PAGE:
The language has a number of “synonyms”, that is, words or phrases that are syntactically equivalent. For example, “is” above could also be “was”, “has”, “had”, “like”, “likes”, or “liked”. To the extent that’s possible, these synonyms are matched and collapsed in the lexer. However, some words like “and” have multiple syntactic definitions, even though they’re synonyms, so this must be handled in the parser.

Parsing

The lexer emits a stream of tokens (along with some bookkeeping needed for error messaging). Then Parsec is once again used to construct an AST. The parser modules are separated by hierarchy: Classes, Methods, Statements, Values, Literals. The bulk of the difficult processing takes place in Statements and Values, because these are the primary recursive data structures.

Parsec allows the construction of parsers that are relatively DSL-like using do notation. However, there’s a lot of window-dressing needed to manage the type system and construct the ASTs properly.

Evaluating

Together, the parsing and lexing steps represent most of the difficulty in interpreting FiM++. Once the AST is constructed, FiM++ is basically the same as any other toy language. However, I don’t have any formal background in compiler or interpreter design, so I ended up kind of winging it. The spec does not say anything about the evaluation model, just the syntax.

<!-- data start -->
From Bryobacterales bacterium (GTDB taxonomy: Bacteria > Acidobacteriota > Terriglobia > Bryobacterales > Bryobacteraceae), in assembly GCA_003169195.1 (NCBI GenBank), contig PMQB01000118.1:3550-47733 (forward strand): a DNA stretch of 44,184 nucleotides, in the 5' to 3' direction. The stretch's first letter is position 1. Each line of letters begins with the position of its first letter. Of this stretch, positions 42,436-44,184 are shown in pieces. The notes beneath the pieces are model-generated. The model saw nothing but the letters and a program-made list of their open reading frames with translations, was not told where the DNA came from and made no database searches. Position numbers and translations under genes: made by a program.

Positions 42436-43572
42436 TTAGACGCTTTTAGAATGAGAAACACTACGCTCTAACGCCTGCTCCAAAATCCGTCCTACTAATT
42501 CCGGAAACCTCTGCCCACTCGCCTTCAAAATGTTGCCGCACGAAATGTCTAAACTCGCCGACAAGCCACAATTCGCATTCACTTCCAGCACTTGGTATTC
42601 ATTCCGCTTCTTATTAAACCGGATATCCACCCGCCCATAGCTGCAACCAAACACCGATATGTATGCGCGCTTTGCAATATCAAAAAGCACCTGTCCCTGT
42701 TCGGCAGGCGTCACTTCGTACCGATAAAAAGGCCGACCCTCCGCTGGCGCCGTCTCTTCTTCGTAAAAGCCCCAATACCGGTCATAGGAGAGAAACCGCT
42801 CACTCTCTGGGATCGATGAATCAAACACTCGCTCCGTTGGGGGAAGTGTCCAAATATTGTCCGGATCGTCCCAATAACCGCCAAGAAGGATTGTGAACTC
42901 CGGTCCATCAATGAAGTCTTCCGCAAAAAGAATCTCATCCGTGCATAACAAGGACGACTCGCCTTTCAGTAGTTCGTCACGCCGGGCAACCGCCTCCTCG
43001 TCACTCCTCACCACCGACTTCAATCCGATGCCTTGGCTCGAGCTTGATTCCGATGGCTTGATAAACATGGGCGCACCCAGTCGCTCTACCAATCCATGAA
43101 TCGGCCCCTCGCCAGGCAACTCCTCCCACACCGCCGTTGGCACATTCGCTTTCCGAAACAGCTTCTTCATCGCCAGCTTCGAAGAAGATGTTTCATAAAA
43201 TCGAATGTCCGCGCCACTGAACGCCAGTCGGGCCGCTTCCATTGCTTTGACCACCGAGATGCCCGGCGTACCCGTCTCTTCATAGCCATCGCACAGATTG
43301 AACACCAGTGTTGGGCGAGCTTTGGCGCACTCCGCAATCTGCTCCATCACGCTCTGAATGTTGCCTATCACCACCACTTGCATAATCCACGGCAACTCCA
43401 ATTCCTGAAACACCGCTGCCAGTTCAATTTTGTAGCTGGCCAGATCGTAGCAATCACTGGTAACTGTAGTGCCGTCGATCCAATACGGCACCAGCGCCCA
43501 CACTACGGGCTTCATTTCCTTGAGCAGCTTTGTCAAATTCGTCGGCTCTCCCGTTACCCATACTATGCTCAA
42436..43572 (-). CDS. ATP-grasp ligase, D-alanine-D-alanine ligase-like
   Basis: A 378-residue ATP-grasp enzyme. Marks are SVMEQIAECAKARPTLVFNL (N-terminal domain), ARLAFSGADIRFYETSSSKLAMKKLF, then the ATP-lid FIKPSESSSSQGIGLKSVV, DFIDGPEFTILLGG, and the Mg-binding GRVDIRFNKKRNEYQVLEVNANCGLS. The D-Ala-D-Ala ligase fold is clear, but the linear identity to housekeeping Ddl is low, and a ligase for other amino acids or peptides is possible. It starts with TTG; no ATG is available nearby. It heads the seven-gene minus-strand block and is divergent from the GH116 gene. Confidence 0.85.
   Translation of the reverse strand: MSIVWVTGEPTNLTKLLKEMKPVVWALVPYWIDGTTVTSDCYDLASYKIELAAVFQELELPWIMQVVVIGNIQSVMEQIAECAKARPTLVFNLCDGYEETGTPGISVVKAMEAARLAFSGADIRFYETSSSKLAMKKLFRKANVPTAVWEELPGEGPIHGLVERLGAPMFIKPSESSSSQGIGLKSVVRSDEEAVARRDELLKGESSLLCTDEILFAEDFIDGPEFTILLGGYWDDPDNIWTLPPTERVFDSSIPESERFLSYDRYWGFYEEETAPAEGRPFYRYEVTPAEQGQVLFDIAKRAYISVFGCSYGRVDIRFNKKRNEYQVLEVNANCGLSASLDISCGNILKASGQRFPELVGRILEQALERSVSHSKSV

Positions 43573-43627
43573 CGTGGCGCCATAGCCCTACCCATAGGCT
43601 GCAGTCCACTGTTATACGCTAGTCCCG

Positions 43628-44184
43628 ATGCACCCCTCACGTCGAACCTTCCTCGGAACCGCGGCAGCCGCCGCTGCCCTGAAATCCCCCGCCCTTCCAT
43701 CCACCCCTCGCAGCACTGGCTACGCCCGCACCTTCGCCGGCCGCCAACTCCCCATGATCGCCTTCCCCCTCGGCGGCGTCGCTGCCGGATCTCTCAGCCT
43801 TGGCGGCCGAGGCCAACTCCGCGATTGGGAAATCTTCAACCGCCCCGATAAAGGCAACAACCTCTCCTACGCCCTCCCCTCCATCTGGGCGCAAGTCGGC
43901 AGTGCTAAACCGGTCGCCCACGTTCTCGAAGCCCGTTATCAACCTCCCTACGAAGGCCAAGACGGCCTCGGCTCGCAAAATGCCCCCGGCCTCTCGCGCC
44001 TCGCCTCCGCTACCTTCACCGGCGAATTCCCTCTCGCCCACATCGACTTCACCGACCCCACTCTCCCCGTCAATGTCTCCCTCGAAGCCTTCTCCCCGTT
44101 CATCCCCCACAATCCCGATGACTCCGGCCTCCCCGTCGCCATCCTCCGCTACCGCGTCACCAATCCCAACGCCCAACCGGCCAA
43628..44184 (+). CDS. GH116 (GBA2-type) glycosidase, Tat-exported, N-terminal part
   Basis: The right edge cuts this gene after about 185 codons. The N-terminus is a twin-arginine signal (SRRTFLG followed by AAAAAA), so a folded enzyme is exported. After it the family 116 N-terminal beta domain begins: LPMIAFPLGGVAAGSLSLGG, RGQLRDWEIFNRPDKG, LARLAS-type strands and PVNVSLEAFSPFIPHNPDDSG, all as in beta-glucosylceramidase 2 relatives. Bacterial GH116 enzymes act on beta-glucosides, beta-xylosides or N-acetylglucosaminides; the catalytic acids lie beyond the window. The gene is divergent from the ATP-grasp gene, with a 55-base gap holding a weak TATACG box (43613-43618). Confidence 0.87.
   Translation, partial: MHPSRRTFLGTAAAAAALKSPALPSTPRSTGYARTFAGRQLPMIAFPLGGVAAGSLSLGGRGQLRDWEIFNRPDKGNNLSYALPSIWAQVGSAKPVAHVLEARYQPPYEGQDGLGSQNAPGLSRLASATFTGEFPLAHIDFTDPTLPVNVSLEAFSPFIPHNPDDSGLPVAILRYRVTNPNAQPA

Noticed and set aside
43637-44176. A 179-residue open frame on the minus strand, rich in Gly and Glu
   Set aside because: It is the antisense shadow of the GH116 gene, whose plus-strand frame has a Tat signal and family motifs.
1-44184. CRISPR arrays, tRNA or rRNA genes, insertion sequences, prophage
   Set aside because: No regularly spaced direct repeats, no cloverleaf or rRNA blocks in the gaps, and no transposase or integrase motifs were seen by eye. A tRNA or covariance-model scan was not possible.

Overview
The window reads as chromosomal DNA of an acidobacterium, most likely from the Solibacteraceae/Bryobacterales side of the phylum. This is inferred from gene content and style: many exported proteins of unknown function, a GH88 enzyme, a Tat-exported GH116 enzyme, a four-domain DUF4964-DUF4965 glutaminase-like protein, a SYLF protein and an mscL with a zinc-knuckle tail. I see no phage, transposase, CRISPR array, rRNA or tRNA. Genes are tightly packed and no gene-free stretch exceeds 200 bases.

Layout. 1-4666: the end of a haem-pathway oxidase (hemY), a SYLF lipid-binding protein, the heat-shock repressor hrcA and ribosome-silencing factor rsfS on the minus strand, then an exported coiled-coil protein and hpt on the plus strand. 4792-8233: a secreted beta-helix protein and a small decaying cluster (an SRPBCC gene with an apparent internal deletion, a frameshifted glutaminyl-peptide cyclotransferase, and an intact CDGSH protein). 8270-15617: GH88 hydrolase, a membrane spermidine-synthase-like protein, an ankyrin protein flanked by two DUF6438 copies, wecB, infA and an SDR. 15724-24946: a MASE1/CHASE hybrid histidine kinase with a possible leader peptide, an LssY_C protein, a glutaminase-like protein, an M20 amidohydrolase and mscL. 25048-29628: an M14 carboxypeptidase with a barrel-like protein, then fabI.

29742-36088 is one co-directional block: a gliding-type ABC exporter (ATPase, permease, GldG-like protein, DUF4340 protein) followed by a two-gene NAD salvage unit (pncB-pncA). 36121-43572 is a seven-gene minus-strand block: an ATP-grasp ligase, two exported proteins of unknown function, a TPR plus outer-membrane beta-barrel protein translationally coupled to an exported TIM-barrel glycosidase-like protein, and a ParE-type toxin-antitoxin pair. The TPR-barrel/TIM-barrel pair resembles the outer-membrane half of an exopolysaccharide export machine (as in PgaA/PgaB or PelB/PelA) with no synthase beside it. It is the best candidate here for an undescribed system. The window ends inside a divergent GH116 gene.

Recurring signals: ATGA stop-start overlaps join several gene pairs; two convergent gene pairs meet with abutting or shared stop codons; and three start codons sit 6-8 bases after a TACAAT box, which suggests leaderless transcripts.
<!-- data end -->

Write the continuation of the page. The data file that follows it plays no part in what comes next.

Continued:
The Evaluator can be run one of two ways, depending on the type of the evaluation monad. RunClassIO directly reads input and output from stdin and stdout, and this is what is used by the fim binary. RunClass uses a Reader for input and a Writer for output, and is used primarily for testing.

The evaluator is structured hierarchically similar to the Parser, but with Value and Statement combined into Language.Fim.Eval.Statement. This is because Statement and Value are mutually recursive, so having them in separate modules would result in an import loop.

Because the language is not necessarily static, and to divorce the language from Haskell’s type system, all values are [boxed][ValueBox]. All methods either explicitly return a boxed value, or implicitly return the null value. This is recorded by having all statements be of type Maybe Value. Nothing means there’s no return, Just Value means execution should halt and pass up to the next level.